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Discovering management
Discovering management

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2.2 Recognising your roles as a manager

Organisational life can be extremely messy. Management courses –this one included –preach the virtues of clear objectives, clearly defined tasks, clear roles, and clear lines of authority and responsibility. But it is often very hard to be clear about these things, let alone to agree them with others. For much of the time we face a degree of looseness, tension, uncertainty and even inconsistency. Sometimes we are not clear until after the event what we were trying to do or our reasons for doing it. And sometimes, if we are clear, agreement is impossible.

This reading is about one approach to understanding and coping with some of that inherent uncertainty of management activity. It looks at the issues of the roles which managers undertake. Seeing managerial work in terms of roles provides a way of making sense of many tensions and uncertainties – even if you still cannot do anything much about them.

The idea of ‘role’ is probably already familiar to you –we often refer, for example, to ‘wearing several hats’. In this reading we will be looking at notion of ‘role’ from two related perspectives. It may refer to the particular organisational position you hold. It also refers to the part we play in different situations. In practice these two uses of the term ‘role’–one structural and one from a theatrical metaphor –tend to run together, simply because most positions are improvised. So, very generally, the term ‘role’ can be defined as:

The set of expectations held by the person concerned and by those he or she interacts with about the appropriate contribution he or she will make in a given situation.

In this way we link the formal role of a manager –the overall role that links your disparate responsibilities –and the varying roles that managers have to play at particular moments in response to particular demands and expectations.

Activity 5 Management roles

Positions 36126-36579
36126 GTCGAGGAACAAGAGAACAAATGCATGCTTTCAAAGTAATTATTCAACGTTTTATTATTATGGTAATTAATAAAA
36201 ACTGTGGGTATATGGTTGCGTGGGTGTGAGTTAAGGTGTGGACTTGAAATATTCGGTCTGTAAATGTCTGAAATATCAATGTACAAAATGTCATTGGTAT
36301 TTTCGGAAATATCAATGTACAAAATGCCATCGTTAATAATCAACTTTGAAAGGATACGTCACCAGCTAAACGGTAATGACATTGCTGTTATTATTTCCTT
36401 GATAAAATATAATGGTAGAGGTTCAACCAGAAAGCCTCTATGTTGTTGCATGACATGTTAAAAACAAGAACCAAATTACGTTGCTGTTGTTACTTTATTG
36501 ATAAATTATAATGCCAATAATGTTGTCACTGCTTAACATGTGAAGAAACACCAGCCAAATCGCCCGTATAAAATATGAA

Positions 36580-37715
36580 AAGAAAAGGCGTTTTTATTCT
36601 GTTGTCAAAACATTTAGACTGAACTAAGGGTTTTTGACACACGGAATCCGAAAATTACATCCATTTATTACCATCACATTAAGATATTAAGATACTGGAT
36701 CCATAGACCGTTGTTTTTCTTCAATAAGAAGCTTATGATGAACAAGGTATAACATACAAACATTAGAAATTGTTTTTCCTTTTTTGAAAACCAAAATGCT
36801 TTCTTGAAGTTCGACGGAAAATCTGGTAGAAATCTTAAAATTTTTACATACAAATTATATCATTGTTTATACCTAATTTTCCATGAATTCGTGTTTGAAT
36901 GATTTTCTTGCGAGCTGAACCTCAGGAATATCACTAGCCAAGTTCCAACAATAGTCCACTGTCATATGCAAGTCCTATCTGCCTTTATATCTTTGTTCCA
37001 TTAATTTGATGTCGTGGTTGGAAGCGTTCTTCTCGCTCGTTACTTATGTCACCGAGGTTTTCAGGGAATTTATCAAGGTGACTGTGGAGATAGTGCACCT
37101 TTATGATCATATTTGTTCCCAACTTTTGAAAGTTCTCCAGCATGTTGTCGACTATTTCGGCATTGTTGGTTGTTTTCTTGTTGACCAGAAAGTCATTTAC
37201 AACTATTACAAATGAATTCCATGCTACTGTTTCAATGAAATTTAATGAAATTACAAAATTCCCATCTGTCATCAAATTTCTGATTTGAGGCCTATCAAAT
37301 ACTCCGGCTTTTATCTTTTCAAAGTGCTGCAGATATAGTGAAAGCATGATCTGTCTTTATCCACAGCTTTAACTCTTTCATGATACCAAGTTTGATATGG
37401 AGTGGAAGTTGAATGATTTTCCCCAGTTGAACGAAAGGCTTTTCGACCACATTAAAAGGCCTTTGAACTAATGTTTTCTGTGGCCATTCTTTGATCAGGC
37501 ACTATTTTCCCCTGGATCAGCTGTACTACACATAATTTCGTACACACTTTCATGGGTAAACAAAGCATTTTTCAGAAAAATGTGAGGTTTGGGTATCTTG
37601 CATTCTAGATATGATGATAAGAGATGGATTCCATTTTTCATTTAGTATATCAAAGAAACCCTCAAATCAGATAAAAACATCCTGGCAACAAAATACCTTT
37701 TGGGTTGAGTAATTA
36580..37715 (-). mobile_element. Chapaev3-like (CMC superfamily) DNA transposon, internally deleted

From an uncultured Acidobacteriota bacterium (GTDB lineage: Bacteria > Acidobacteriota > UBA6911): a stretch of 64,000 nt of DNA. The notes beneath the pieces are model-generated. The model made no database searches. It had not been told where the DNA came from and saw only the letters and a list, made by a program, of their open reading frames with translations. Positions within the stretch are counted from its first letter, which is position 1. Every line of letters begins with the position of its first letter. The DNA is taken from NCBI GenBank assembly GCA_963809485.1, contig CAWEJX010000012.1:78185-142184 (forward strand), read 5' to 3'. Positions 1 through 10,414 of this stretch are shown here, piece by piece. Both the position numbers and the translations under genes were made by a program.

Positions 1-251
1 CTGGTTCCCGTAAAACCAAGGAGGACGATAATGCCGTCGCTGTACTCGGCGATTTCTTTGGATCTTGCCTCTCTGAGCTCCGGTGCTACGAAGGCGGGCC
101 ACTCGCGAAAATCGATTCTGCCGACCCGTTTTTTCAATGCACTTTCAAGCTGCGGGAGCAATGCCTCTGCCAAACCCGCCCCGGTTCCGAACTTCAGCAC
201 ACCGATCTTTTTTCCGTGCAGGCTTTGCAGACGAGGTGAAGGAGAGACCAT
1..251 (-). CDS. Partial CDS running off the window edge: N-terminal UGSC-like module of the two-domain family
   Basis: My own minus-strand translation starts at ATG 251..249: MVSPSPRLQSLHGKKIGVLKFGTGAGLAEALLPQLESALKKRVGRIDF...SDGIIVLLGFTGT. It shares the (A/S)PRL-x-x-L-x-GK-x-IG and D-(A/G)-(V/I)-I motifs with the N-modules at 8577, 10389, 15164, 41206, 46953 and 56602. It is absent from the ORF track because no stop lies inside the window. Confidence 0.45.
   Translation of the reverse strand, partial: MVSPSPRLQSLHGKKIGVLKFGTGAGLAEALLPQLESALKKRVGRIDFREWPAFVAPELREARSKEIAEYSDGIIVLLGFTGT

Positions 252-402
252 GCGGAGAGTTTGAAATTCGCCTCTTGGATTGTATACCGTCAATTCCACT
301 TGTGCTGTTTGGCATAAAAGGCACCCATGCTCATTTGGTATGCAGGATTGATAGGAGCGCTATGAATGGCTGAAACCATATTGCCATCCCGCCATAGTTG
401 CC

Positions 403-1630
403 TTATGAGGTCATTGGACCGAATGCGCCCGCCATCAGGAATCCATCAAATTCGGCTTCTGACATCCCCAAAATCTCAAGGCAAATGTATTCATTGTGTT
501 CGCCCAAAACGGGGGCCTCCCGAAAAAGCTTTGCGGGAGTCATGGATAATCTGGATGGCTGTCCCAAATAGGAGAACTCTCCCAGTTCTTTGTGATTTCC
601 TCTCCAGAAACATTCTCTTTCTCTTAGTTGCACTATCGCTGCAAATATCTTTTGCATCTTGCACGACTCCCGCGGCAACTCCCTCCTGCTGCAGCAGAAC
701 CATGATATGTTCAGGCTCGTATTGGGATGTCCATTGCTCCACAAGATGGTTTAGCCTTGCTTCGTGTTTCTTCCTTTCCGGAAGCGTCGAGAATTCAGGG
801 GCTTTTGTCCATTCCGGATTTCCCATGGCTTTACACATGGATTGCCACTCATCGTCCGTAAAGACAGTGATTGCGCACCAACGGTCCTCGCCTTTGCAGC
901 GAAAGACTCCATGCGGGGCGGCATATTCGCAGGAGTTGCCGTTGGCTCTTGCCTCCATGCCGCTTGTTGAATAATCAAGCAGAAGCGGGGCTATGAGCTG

There is a very real sense in which management is a public business in which you are always ‘on the stage’. To be effective (and successful for that matter) you have to be able to respond appropriately to the very different demands of both people and situations. Much premium is given to personal integrity and authenticity, but just ‘being yourself’ may not suffice on all occasions; there is a wider repertoire of roles, skills and competences on which you need to be able to draw.

The issue of roles opens up many of the unavoidably emotional and relational dimensions of being a manager, and this activity invites you to begin to explore them. This is not about formal responsibilities and job descriptions; it is about the network of relationships within which most of your managerial activity has to be enacted.

Task: Your management roles

This section focuses on Mintzberg’s discussion of management roles. Write brief notes on the following:

  1. Which roles do you think are most and least important in your job? Why do you think this is the case? You can use the management roles template linked below to record your thoughts.
  2. With which roles are you most and least comfortable?
  3. Does the range of your roles throw any light on the problems of managing your time and activities, such as the difficulty of delegating or of saying ‘no’ to particular tasks? Would it be helpful to think in terms of avoiding or passing on certain roles (rather than activities)?
  4. As well as identifying roles, how does this analysis help you to probe the balance between organisation, task and person in shaping the roles you have to play as a manager?

    Extend the analysis to consider the ways in which you experience what is referred to in the reading as role ambiguity.

  5. To bring this initial work on roles to a conclusion, you should also make use of the ‘role as given’ and ‘role as taken’ framework to examine the ways in which you balance what you want to do, and what you are expected and required to do.

Management roles template [Tip: hold Ctrl and click a link to open it in a new tab. (Hide tip)]